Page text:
A combination of events helped drive September crude oil futures higher this week, setting up a potential resumption of the uptrend which came to a halt two-weeks ago. Supply issues as well as a weaker U.S. Dollar helped drive crude oil prices higher from a June low at $92.60 to the July high at $108.93. Concerns about supply were raised again this week, triggering a massive turnaround and creating the momentum needed to perhaps test $108.93 over the very short-term.
With the easing of tensions in Egypt and talk of the Fed reducing its monetary stimulus as early as September, crude oil prices dropped from $108.93 on July 19 to a July 30 low at $102.67. The technical picture remained bullish however since the chart indicated the potential for a normal retracement back to $100.77 to $98.84. Buyers instead stepped in on an uptrending Gann angle at $102.60 to turn the market back up.
This week, the uptrending Gann angle moves to $104.60. A failure near the top at $108.93 and a subsequent break under this angle will signal the end of the rally and possibly lower prices. Otherwise the market will remain bullish with the angle guiding the market higher along with increasing upside momentum.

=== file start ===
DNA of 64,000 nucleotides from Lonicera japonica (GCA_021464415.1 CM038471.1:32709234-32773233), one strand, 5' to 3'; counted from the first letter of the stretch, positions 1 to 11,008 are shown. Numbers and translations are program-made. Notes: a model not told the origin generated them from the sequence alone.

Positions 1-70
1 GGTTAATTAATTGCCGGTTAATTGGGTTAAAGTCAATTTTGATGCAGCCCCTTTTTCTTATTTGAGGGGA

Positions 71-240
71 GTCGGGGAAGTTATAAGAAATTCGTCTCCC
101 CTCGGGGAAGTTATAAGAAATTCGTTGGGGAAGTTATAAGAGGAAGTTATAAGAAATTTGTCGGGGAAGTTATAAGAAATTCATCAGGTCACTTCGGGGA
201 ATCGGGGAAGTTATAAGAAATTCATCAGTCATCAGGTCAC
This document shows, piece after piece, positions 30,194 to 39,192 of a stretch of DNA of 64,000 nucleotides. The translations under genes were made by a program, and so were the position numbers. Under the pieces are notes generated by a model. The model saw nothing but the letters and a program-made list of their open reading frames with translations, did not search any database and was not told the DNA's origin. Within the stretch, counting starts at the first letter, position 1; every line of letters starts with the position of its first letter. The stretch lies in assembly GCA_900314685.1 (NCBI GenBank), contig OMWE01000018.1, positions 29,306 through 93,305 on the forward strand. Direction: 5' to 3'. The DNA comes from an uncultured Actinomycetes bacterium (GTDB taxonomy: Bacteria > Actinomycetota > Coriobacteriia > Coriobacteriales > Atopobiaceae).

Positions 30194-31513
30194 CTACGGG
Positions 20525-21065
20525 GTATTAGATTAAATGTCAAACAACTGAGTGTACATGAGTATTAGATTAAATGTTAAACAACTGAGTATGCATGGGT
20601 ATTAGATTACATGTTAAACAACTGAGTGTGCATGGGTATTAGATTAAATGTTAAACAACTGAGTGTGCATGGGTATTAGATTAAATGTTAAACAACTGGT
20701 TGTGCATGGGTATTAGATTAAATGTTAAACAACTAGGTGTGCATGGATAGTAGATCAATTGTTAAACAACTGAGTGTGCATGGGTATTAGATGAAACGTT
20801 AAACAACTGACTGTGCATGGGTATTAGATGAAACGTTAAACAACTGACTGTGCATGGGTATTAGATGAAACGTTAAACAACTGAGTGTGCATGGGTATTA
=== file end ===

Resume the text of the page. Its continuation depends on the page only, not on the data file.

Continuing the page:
Fundamentally, supply issues continue to remain the main driver of higher prices. Traders seem to be immune to the possibility the Fed will begin reducing its $85 billion per month stimulus program by as much as $20 billion per month as early as September.
This week it was reported that inventories dropped 400,000 barrels the week-ended July 26, but this didn’t faze traders because inside the report it was also revealed that crude oil inventories at the important Cushing, Oklahoma hub fell 1.9 million barrels, likely indicating low supply will continue to be the main issue.
On July 31, the U.S. Federal Reserve issued its latest monetary policy statement calling for its accommodative mode to continue until the economy strengthens enough to begin reducing stimulus. On the surface, this was a bullish comment. However, a stronger-than-expected rise in second quarter GDP and a drop in weekly jobless claims to a five-year low helped boost the U.S. Dollar as speculators believed these friendly reports brought the Fed closer to starting the tapering process.
A rise in U.S. interest rates led to the subsequent rally in the U.S. Dollar. Since crude oil is dollar-denominated, crude oil should’ve weakened, instead it posted a strong gain. This should tell traders that the strengthening economy while bullish for the dollar is also bullish for crude oil because it means increased demand in the wake of falling supplies. So right now, barring any surprise jump in supply, it looks as if speculators believe September crude oil still has a little more life to the upside.